Shishu Sansaar | Stories-Panchtantra
There lived a king of frogs named Gangaadatt in a well. His relatives were are inimical to him and in spite of all his attempts to conciliate them, the enmity was growing and he was impatient and eager to wreak vengeance on them. Once when someone had put a wick basket into the well for some purpose and was dragging it back to the land, he jumped in and reached on the surface of the earth.
While sighing with relief for having escaped from the relatives who were finding fault with him always, he thought, "I want to get even with the relatives who have tormented me. It is akin to gain a second life for oneself if he is able to retaliate for the insults heaped on him when his time was bad."
While thinking so, he saw a cobra entering his hole nearby. One idea stuck him like a flash. If this cobra is led to the inside of the well, he will do the needful to finish off my offending relatives. It is always a good idea to turn one stronger enemy against another and thus one can ensure the destruction of at least one of the enemies, without any personal exertion. If a thorn has stuck into one's leg, that thorn can be removed only by using another thorn.
He slowly approached
the entrance of the hole, and called the cobra.. "My dear beautiful black
cobra, please come out. I am calling you to offer you a favor."
So after protracted
deliberation, the snake called back - "Who are you who is calling me?
The cobra was wonderstruck, he said - "Oh my goodness, what is this? It is indeed incredible. Is it possible that the dried grass will come seeking the friendship of fire? By nature, you are my food. How come that you are rambling incoherently like this?"
The frog replied - "It is true, Sir. Judging by species you are a natural enemy for me. But I have come to you after incurring insufferable insult at the hands of some people. When I am faced with destruction and humiliation, is it not right on my part to approach even an enemy for friendship, offering some quid pro quo in return?"
"Tell me who caused you insult?" asked the cobra.
The snake said - "How unfortunate, I cannot enter a well. We snakes do not have legs. And even if I manage to reach there I cannot come out so easily. Where can I reside inside the well? So you please get out of here. I am interested in my own welfare. So I will try to eat only those things which can be digested by my stomach with comfort."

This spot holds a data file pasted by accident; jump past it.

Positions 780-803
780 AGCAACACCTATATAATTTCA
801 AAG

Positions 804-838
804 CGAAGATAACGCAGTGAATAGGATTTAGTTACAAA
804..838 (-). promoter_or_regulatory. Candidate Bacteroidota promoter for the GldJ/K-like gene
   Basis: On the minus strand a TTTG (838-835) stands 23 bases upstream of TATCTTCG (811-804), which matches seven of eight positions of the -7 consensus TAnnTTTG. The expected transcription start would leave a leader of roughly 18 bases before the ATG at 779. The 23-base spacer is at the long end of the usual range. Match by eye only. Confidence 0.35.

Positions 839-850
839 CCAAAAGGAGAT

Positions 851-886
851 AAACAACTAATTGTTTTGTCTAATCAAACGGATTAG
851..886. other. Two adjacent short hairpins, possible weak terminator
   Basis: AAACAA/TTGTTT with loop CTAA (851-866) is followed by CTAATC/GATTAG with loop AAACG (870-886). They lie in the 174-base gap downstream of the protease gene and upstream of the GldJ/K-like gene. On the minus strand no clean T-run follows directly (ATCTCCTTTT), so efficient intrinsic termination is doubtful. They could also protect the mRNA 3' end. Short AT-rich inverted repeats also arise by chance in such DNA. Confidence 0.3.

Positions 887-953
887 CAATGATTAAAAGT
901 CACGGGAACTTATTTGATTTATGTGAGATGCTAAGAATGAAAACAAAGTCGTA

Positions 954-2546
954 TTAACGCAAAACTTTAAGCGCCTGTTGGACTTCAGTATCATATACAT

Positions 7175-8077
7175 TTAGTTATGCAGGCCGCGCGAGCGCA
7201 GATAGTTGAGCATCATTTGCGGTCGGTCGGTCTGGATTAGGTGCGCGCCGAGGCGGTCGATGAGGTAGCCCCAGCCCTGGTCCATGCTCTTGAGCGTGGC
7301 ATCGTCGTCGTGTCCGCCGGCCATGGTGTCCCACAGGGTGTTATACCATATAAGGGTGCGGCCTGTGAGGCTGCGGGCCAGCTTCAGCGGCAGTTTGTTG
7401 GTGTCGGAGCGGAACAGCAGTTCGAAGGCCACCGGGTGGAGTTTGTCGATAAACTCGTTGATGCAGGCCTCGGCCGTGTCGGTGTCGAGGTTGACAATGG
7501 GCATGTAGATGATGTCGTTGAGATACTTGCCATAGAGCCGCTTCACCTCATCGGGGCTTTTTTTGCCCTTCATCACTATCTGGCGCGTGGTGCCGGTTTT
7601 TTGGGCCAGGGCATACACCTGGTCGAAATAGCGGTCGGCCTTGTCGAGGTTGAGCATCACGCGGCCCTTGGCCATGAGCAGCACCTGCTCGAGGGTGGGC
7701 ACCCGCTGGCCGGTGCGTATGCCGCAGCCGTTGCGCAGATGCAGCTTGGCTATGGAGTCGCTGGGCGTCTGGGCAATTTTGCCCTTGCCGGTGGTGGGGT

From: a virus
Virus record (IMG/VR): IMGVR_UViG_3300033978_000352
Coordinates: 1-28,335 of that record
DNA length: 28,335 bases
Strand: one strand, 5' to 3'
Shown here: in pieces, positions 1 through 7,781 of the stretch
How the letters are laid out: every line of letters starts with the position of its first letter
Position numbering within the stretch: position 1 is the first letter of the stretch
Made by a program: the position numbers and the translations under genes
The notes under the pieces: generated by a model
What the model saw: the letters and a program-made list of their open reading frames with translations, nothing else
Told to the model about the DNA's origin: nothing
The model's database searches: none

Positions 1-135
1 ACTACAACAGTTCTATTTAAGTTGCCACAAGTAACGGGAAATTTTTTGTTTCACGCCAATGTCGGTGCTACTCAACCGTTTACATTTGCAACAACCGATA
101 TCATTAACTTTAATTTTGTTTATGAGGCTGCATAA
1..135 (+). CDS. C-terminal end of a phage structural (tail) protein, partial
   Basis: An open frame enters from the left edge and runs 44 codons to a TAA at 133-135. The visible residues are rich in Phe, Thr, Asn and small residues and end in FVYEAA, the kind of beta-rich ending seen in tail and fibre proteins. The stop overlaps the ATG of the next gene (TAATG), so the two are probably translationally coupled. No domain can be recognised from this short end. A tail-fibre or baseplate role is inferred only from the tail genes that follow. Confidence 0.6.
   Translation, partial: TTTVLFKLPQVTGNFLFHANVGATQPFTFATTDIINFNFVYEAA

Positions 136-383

The frog replied - "Do not despair, Sir. I have already found ways and means to introduce you into the well. There is a beautiful hole along the stone paving of the well ideal for your residence. So sitting there, without any physical effort, you can eat away all my relatives one by one."
The snake thought - "I have already grown old. I am just keeping my body and soul together by catching some lean rat once in a while. This wretched frog who is the enemy of his own clan has now shown me a way to live in comfort with breakfast, lunch and dinner are readily provided in the shape of fat frogs, that too without any exertion on my part."
So he told the frog
king - "Friend, go ahead and show me the way."
The Cobra replied in mock anger - "What is this? You are my friend and benefactor and all those who are close to you are like my own life. How can I think of giving trouble to them? You just identify them. I will never cross their way."
The snake came out of the hole and gave a friendly hug to the frog. Both set out to the place where the well was situated. Both of them occupied the wick basket and reached the residence of the king of frogs well in time and in good shape. From there Gangaadatt led the snake to the comfortable abode inside the well premises. He identified his enemies-cum-kinsmen very meticulously and true to his words, the Cobra made breakfast, lunch or dinner of them one by one with constant regularity.
Finally, all the enemies-cum-kinsmen of Gangaadatt, the king of frogs, became sheer memory only. And when Gangaadatt felt that the mission was successfully completed, he called upon his friend the snake, and after thanking him profusely for the meritorious services rendered, told him. Now my sweet friend, you can go back to your old hole. I shall inform you when the wick basket comes down the next time."